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Reading Poems

I pulled out Above the River: The Complete Poems by James Wright. When I bought it last year, the poems resisted me, except for “Lying in a Hammock at William Duffy’s Farm in Pine Island, Minnesota” and “A Blessing.” After listening to the Poetry Off the Shelf podcast (April 2013), in which Idra Novey discusses poems by James Wright and Irene McKinney, I understood Wright as an Appalachian poet. Now I’m drawn in completely.

Wright’s voice is a blend of Latin American, midwestern, and Appalachian influences.* I know something about all three literary traditions. Today when I picked up his book, it felt like an impediment had shifted. That may not be an uncommon experience when reading poetry. Maybe the anthologies have got it backward. Start with contemporary poets** and trace them back to the posthumous greats. All the tumblers click. At least this time.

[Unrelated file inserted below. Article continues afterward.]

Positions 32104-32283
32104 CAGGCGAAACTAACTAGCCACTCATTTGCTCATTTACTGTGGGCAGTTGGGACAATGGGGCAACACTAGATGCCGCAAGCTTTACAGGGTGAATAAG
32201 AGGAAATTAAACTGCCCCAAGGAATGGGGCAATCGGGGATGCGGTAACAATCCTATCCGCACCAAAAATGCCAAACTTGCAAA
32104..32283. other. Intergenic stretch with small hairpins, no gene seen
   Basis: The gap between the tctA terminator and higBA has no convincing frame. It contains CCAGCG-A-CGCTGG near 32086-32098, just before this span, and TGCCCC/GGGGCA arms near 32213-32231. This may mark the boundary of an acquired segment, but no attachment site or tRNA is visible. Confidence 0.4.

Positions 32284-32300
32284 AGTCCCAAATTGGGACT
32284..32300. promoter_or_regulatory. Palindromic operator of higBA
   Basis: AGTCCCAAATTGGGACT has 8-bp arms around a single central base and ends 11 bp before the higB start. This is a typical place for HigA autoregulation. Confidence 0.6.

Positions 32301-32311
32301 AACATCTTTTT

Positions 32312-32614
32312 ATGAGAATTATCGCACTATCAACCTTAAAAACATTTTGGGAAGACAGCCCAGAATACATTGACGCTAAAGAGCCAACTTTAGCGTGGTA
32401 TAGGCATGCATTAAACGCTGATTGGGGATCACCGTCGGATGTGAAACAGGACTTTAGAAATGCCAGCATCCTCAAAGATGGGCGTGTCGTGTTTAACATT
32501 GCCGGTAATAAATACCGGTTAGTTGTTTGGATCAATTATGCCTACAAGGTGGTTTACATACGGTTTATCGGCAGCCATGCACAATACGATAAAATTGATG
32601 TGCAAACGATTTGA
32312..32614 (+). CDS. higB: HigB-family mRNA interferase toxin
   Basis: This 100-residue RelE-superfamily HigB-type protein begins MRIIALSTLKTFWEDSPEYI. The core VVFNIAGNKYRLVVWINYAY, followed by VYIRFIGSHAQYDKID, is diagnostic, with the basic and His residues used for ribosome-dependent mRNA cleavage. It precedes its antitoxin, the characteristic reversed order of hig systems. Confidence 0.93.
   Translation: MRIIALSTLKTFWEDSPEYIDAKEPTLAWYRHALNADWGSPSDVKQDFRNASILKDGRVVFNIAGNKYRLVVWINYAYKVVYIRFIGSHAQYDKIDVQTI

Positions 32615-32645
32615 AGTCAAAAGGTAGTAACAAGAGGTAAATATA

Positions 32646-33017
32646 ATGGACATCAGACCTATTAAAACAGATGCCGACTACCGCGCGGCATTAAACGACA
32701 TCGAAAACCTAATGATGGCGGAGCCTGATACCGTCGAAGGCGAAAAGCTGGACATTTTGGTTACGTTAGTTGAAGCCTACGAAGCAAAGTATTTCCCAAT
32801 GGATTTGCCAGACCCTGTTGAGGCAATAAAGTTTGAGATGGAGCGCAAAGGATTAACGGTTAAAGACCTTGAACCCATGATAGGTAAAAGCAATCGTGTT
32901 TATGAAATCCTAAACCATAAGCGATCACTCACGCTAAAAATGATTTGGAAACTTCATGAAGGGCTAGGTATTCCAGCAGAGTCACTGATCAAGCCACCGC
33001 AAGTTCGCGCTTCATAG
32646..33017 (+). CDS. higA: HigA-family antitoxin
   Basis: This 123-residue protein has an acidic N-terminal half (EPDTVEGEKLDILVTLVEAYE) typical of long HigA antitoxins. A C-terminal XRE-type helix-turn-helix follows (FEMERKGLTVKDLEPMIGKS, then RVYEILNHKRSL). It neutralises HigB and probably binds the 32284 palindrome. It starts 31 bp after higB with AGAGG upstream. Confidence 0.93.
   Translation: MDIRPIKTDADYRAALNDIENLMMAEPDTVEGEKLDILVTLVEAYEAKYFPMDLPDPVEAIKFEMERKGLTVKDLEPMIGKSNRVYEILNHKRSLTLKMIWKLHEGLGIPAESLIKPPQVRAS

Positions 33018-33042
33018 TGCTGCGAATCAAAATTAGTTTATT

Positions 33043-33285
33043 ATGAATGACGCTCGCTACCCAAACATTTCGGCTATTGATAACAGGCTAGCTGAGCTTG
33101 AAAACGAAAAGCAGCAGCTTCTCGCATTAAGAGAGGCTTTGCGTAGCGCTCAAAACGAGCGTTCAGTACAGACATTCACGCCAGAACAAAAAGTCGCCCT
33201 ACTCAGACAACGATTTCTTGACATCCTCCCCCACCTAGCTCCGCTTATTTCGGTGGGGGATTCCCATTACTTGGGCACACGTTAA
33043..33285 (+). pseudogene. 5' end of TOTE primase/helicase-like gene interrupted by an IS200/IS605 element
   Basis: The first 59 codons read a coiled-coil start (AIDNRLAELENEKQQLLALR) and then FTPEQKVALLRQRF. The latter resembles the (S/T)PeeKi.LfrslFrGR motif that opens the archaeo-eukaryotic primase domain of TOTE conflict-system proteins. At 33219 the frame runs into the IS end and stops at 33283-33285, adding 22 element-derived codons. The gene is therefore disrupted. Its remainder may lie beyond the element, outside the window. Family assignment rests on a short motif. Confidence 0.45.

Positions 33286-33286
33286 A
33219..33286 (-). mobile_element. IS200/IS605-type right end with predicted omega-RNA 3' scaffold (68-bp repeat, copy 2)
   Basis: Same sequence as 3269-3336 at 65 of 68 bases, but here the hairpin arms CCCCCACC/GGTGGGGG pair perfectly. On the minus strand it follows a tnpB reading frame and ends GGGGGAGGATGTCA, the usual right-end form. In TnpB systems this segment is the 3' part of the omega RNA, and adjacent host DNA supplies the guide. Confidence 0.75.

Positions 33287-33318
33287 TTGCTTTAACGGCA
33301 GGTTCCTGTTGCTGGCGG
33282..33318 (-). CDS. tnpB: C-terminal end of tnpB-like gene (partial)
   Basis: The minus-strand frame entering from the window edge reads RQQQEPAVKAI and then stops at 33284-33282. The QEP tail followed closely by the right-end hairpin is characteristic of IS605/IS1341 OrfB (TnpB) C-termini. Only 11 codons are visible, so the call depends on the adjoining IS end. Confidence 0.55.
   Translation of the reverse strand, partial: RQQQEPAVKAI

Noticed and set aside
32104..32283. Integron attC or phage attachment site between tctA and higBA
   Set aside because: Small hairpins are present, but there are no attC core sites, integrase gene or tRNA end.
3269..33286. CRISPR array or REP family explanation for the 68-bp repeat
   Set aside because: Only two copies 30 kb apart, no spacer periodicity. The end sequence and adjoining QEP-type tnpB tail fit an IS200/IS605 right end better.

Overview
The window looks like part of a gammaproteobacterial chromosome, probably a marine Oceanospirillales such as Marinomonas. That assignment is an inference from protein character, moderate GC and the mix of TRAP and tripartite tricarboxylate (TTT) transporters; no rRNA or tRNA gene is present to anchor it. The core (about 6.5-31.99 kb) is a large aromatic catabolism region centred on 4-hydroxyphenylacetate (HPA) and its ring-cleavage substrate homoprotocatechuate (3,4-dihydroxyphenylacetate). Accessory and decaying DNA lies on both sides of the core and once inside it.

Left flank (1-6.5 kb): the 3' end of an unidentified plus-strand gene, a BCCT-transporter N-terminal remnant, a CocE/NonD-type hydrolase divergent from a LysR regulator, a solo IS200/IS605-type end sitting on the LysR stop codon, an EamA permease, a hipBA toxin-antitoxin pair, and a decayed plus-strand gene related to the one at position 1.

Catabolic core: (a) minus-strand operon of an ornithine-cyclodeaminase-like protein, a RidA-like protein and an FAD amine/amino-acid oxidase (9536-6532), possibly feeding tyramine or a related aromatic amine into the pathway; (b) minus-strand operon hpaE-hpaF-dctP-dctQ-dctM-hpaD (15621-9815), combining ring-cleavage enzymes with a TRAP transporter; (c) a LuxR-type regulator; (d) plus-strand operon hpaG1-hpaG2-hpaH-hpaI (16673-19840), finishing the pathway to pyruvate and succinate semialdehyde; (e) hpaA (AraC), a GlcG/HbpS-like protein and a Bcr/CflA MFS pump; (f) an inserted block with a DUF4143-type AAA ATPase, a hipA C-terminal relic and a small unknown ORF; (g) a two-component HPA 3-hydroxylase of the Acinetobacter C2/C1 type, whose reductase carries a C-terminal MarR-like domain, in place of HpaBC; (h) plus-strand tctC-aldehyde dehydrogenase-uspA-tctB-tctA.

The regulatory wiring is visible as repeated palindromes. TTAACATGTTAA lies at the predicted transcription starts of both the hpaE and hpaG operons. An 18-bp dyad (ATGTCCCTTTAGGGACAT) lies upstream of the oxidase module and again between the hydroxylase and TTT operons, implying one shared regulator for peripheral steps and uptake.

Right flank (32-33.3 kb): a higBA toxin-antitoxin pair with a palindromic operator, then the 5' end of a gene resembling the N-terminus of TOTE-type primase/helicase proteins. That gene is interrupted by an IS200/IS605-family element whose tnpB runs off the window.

*Chinese influences too. Else where did this come from? I breathe / The waters poured out by snow hills / That are gone.  From “To the August Fallen.”

** What could be more delightful than to find something in James Wright that my teacher Tom Montag echoes? It is everything, the wet green stalk of the field / on the other side of the road. (From “Small Frogs Killed on the Highway”). That’s one thing I learned from Tom: read and emulate the great ones. Let yourself be influenced by the poetry that came before you. Dive into its deep waters. 
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